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GPS map questions
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gpsjoe





Joined: 01 Feb 2004
Posts: 535
Location: Mesa AZ

PostPosted: 1/30/2007, 9:06 am    Post subject: Reply to topic Reply with quote

Thanks for the insights into what goes on behind the scenes in the map making world. I didn't realize the Census Bureau was such a big player in the mapping game. A long time ago in a far away place I had my first job out of college at the Census Bureau and I am not that surprised that many errors are made by them. Their focus is incredibly broad. I was in the Industry division that produced their annual Census of Manufacturers. I didn't stay there long because I was interested in other things at the time.

Anyway, I agree that no none should stake their lives on the accuracy of these or any maps because they certainly are not perfect. When in the field hiking I use the mapping info as a general guide but all navigation is dependent on both the map and what I can see in front of my face which can be at odds with what the map is telling me.

It's good to look at several maps of the same area as you do. I often look at not only the 100K and 24Ks but also the Forest Service maps and third party trail maps of the same area. Each gives a slightly different representation of the same area and enhances my feel for the place I think. Some third party trail maps are outstanding for hikers. National Geograhic does a lot in Colorado, Rainbow Expeditions does great in Southern Arizona, and I have others from Sawtooth in Idaho and Desolation Wilderness near Lake Tahoe. If you are doing aggressive stressing type hiking you can never have enough input in advance of the hike. And you must appreciate that the maps can be wrong at times although the good third party maps may be the most up to date if they did their own by actually hiking the trails and maybe using a GPS.

Here in 2007 and for the last few years anyone can map a road or trail with 10 meter accuracy or less by simply walking or driving and recording and saving a track. This is probably simplistic but why do we need aerial photography to accurately postition roads when we could have someone drive the road with a GPS recording the track. If a professional service did this they could use a professional model GPS capable of sub-meter or sub-foot accuracy and really nail it. Is this too simplistic or hasn't the government caught on yet.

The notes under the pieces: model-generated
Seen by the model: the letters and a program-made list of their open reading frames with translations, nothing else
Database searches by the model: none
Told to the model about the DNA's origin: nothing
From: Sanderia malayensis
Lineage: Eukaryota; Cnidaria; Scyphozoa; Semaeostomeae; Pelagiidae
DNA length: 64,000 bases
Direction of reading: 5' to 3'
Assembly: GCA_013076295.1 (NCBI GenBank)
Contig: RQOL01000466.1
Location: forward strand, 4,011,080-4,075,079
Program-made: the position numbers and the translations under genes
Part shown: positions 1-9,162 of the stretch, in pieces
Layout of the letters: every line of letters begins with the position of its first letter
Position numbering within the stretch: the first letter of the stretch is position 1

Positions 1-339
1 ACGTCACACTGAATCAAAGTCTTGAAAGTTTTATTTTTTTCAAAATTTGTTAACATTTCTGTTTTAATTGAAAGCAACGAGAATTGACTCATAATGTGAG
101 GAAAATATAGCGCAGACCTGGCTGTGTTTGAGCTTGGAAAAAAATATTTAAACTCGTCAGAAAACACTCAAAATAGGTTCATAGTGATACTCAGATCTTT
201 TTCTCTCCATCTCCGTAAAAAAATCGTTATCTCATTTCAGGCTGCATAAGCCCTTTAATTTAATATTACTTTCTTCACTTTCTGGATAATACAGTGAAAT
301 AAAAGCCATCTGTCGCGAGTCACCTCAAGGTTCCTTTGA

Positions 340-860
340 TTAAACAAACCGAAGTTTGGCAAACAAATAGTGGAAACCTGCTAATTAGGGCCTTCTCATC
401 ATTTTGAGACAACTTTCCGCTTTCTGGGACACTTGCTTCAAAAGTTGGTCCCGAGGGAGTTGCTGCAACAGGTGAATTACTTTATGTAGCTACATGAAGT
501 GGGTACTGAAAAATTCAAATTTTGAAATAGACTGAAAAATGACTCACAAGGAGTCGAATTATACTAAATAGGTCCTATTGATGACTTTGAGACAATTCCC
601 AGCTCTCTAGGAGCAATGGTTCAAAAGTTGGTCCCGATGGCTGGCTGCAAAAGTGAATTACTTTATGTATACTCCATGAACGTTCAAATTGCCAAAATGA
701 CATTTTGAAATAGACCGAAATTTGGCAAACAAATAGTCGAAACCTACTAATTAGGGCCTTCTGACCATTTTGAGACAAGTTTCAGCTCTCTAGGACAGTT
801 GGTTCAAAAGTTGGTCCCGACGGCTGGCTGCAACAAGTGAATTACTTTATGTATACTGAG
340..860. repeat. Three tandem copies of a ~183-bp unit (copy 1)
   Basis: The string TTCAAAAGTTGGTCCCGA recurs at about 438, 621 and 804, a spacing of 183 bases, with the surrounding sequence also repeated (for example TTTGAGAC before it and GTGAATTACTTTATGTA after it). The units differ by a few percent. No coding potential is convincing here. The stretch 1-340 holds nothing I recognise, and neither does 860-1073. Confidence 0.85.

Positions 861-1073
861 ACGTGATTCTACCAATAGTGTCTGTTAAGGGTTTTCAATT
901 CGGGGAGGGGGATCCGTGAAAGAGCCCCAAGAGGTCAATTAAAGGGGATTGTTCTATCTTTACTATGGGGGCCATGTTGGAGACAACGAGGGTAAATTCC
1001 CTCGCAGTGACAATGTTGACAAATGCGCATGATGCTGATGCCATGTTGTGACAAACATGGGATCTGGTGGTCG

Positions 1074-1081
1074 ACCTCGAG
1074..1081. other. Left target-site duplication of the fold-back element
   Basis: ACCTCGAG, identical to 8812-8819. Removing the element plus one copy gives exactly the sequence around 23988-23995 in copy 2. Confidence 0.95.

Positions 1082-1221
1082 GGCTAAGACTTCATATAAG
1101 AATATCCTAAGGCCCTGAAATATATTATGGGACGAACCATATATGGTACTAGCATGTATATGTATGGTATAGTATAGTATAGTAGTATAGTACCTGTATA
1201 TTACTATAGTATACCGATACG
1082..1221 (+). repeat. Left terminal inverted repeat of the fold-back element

Any way thanks for your input. By the way, what is a "red card". PM me or post that answer if you want.
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Davis2001R6





Joined: 12 Dec 2003
Posts: 5591
Location: Italy

PostPosted: 1/30/2007, 9:51 am    Post subject: Reply to topic Reply with quote

I was wondering about the Red Card as well.
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Cholla





Joined: 26 Oct 2005
Posts: 379

PostPosted: 1/30/2007, 2:24 pm    Post subject: Reply to topic Reply with quote

Windymesa, thank you for your input. It's a bit early in the day to start drinking, but I read your post all the way to the end. Laughing As a newbie to GPS and digital maps I bought NG the Weekend Explorer Phoenix Area first. It would cost an aweful lot more to get all of that info buying paper maps. Even if I can't load the maps to my GPS I find the software useful as another source of info. I also bought City Navigator as the first fully compatible Garmen software. I'm waiting for TOPO to arrive in the mail, so will work with that next. So far, so good. At the moment I see a GPS as giving me additional information, but have always relied on my senses and basic map reading skills to find my way. I would still never go into unfamiliar areas without map(s) and compass and a healthy respect for the unexpected.

Anyway, I'm not bored at all and am happy to learn whenever I can. And welcome to AZ Hikers.
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windymesa





Joined: 06 Jan 2004
Posts: 76
Location: Peoria, Arizona

PostPosted: 1/30/2007, 8:12 pm    Post subject: Reply to topic Reply with quote

gpsjoe: ok ..get another drink, cause I'm bored sitting in Winslow tonite.